Meet the Satellite in Space that Maps and Predicts Lightning

This image shows lightning data captured on February 14, 2017 over the course of an hour and displayed over an image of the Western Hemisphere from the Advanced Baseline Imager on GOES-16.

This image shows lightning data captured on February 14, 2017 over the course of an hour and displayed over an image of the Western Hemisphere from the Advanced Baseline Imager on GOES-16. NOAA

The agency's next-gen satellite is taking some awesome pictures as it tests its instruments.

As the National Oceanic and Atmospheric Administration’s next-generation geostationary satellite inches closer to coming fully online, it’s producing some pretty cool pictures as it tests out its new instrumentation.

On Tuesday, NOAA released images from the first-of-its-kind Geostationary Lightning Mapper aboard the Geostationary Operational Environmental Satellite, which launched in November. The lightning mapper will map the frequency, location and strength of lightning strikes across the Western Hemisphere, working in congruence with weather stations on the ground to identify when storms are about to intensify.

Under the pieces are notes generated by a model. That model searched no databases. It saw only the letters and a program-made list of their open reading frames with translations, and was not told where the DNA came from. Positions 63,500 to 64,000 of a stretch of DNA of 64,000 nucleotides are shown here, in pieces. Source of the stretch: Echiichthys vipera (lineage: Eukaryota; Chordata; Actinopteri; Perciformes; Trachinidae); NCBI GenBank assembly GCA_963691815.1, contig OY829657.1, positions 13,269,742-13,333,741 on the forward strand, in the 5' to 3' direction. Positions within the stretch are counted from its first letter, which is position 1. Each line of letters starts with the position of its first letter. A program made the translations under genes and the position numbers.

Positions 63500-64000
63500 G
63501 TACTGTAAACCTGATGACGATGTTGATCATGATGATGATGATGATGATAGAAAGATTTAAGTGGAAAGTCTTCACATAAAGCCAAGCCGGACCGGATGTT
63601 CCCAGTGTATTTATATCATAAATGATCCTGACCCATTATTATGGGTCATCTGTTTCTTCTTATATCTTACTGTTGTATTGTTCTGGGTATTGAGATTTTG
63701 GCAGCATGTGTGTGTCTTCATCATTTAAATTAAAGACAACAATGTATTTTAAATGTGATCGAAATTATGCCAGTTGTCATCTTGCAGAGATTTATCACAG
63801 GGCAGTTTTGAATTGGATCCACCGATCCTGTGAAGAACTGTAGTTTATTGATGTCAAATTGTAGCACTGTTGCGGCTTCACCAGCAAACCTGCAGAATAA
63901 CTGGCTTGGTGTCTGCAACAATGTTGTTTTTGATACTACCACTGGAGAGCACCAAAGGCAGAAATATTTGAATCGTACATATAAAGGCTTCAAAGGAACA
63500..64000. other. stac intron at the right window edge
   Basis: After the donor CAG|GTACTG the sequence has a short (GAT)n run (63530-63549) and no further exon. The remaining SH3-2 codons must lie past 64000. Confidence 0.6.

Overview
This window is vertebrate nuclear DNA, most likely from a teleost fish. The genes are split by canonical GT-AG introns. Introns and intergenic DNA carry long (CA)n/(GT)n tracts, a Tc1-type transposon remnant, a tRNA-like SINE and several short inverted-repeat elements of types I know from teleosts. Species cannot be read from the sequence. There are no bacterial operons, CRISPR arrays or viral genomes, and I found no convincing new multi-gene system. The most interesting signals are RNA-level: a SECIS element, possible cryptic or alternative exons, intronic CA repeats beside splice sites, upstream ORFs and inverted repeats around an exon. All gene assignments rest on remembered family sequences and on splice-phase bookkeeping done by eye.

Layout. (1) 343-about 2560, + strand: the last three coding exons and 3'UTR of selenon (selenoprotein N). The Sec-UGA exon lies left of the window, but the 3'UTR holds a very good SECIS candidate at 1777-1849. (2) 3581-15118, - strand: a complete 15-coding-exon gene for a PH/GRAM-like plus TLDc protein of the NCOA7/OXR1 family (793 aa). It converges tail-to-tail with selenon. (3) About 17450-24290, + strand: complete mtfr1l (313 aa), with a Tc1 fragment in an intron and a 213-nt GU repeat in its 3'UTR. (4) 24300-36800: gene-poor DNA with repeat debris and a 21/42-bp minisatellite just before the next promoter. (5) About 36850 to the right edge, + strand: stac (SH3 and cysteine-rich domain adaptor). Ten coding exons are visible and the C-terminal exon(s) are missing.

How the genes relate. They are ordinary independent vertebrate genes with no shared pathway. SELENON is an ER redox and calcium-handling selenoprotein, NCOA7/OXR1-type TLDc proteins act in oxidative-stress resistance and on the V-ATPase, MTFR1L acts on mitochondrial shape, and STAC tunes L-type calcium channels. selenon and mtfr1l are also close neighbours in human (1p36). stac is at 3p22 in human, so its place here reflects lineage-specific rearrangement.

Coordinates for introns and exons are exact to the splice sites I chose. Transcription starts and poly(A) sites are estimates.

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“Rapid increases of lightning are a signal that a storm is strengthening quickly and could produce severe weather,” according to NOAA.

Data from the lightning mapper will be combined with a huge amount of other information GOES-R collects to help scientists anticipate flooding and identify likely areas where lightning could spark wildfires.

Even as various instruments come online, NOAA officials say GOES-R remains in the “test/validation phase.” It is expected to become operational this November.